Green Harvest

It was an epiphany that set him on a long and winding road that nearly became a dead end on several occasions. He replanted all the vines at Montus, but in 1985 his first attempt to make a 100% tannat wine was not well received by the guardians of the Madiran AOC. They reminded him that the rules—devised in an era when 100% tannat wines were undrinkable—said his wines had to be blended with the likes of cabernet sauvignon and merlot to qualify for AOC status. Brumont appealed to a higher wine authority who judged his new offering—dubbed the cuvée prestige—the star of the region.

His acquisition of Montus was nearly stymied when the local bank, where his father was on the board, refused to supply the credit he needed. He eventually raised the money elsewhere, but the next 20 years were a financial roller coaster as his ambitions threatened to outstrip his ability to finance them. A vast makeover of Montus in the 1990s, which transformed the château into a five-star hotel and built the huge chai that came to be known as the cathedral of tannat almost bankrupted Brumont. Distribution problems in Japan didn’t help, nor did an overly rapid extension of wine styles.

These days Brumont is more cautious. (Well, a bit more cautious—he still skis hard and takes to French country roads on his bicycle, a potentially life-shortening activity.) He now shares decision-making with oenologist Fabrice Dubosc, a fellow Gascon who has been working with Brumont since 2001. Together they are pursuing a strategy of doubling the vine density on the Brumont estates. In an era when most qualityconscious wineries are seeking to reduce grape yields in order to improve quality, that approach seems counterintuitive. But they hear a different drummer: yields are reduced with three “green harvests”—pruning bunches of green grapes before the main harvest—while the closeness of the vines produces a bonsai effect resulting in smaller, more flavorful bunches.

Whatever Brumont is doing, he seems to be doing right. His wines, both red and white (see box), have polish and purity. Thanks to Brumont’s drive and passion, Madiran is once again a star in the oenological firmament. It is not in Brumont’s nature to expect thanks for what he has done for French regional wines; being acknowledged as one of the finest of winemakers seems reward enough for him. But wine lovers should say a big merci anyway. With the tannat, a black beauty is back.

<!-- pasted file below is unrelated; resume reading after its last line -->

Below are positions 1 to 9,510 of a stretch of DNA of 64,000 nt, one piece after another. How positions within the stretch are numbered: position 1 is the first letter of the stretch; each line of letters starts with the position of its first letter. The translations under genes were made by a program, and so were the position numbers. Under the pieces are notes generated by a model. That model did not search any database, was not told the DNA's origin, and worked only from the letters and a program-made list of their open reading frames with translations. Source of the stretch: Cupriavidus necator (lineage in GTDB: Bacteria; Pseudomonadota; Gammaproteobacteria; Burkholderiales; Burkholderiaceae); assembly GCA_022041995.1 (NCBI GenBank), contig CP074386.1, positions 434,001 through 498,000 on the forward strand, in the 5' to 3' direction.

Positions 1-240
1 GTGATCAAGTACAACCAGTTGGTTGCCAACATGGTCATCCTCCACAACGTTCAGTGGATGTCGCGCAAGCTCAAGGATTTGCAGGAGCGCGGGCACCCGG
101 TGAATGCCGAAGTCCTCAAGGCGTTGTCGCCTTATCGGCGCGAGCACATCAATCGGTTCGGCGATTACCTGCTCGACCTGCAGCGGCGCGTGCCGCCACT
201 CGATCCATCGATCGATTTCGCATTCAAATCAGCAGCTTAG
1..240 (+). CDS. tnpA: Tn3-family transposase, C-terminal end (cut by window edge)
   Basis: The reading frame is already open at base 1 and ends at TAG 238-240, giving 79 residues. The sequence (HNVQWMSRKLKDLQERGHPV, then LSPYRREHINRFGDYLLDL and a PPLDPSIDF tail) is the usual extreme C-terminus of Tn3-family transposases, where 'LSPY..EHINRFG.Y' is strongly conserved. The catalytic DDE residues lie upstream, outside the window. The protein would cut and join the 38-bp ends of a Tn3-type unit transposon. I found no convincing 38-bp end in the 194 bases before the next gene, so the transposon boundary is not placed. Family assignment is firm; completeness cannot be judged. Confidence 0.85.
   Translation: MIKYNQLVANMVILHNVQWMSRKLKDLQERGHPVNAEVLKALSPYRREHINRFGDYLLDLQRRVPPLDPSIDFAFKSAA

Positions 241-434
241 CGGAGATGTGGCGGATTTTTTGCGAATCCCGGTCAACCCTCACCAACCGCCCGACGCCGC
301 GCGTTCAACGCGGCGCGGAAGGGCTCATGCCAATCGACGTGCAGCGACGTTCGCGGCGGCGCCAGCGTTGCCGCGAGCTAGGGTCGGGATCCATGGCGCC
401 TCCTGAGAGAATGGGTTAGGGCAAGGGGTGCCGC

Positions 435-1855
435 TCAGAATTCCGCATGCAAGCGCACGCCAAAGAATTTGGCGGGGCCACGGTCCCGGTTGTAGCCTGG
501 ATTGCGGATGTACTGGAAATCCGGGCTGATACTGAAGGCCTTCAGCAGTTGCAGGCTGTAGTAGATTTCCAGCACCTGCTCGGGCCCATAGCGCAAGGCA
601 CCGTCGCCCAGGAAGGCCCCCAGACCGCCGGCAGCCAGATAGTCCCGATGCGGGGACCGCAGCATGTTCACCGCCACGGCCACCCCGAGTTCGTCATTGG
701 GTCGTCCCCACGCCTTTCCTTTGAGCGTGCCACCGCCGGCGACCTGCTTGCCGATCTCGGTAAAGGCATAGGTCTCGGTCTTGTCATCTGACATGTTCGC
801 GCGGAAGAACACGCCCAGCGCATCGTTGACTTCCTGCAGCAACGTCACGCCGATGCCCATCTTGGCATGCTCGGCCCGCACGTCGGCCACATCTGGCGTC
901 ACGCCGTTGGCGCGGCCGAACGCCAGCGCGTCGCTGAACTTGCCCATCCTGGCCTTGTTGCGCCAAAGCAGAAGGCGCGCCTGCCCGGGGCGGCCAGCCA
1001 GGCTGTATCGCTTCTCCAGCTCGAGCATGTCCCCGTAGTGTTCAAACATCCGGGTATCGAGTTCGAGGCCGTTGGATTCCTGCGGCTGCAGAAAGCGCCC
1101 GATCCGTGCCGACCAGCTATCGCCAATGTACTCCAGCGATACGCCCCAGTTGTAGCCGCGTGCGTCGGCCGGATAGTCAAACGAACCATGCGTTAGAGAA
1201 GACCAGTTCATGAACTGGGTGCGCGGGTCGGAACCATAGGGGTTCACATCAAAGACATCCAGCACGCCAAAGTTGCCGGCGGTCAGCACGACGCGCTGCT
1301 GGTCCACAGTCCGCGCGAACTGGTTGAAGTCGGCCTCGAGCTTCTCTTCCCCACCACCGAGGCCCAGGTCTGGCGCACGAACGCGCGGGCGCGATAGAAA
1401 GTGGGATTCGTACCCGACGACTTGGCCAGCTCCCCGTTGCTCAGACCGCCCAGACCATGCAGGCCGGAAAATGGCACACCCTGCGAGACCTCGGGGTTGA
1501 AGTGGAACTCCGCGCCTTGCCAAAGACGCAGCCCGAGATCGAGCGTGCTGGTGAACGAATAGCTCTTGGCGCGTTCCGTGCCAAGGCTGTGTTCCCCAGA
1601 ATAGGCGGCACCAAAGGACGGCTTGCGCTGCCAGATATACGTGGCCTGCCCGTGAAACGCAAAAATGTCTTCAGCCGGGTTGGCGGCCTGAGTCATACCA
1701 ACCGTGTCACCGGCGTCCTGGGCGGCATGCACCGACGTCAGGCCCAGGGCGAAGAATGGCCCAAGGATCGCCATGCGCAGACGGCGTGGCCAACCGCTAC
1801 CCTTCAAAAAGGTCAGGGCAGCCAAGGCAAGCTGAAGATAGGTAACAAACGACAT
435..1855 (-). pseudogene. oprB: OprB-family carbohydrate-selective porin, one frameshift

NOTEBOOK

Alain Brumont’s twin flagships are the Madiran AOC wines Château Bouscassé and Château Montus. He also makes a range of well-reviewed everyday drinking wines with the appellation Vin de Pays des Côtes de Gascogne.

 

Château Bouscassé

The original family domain produces three main cuvées, two reds and a white:

Vieilles Vignes (100% tannat) Château Bouscassé’s premium wine comes from old vines, some of which are 75-year-olds. The Vieilles Vignes wine spends 14–16 months in new oak barrels.

Château Bouscassé (60% tannat, 20% cabernet sauvignon, 20% cabernet franc) A traditional Madiran blend, with all three components working in harmony.

Pacherenc du Vic Bilh Doux Difficult to pronounce, this sweet white (100% petit manseng) is easy to fall for.

 

Château Montus

The center of Brumont’s winemaking empire, with three reds and one white:

La Tyre (100% tannat) Wonderfully balanced, it’s a single-vineyard wine, aged in new barrels. Gets better, if that’s possible, after a decade or so in the cellar.

Cuvée Prestige (100% tannat) La Tyre’s stablemate can often give it a run for the money. Deep intense color, dark cherry fruit. Be patient.

Château Montus (tannat and cabernet sauvignon) Hints of red berries, lots of finesse.

Pacherenc du Vic Bilh Sec (80% petit courbu and 20% petit manseng) A full-bodied dry white wine, an award winner and a favorite with Robert Parker.

 

And also:

Château de Perron (tannat/cabernet franc) A new addition to the domain, with a spicy aftertaste.

Château Laroche-Brumont l’Eglise (tannat/cabernet franc) A new wine with a lot of promise.

Le Pinot Noir d’Alain Brumont (tannat/ pinot noir) A recreation of an 18th-century- style Madiran, made in limited quantities. Now into its second year, this wine from the past has a great future.

Website

 

Originally published in the September 2010 issue of France Today.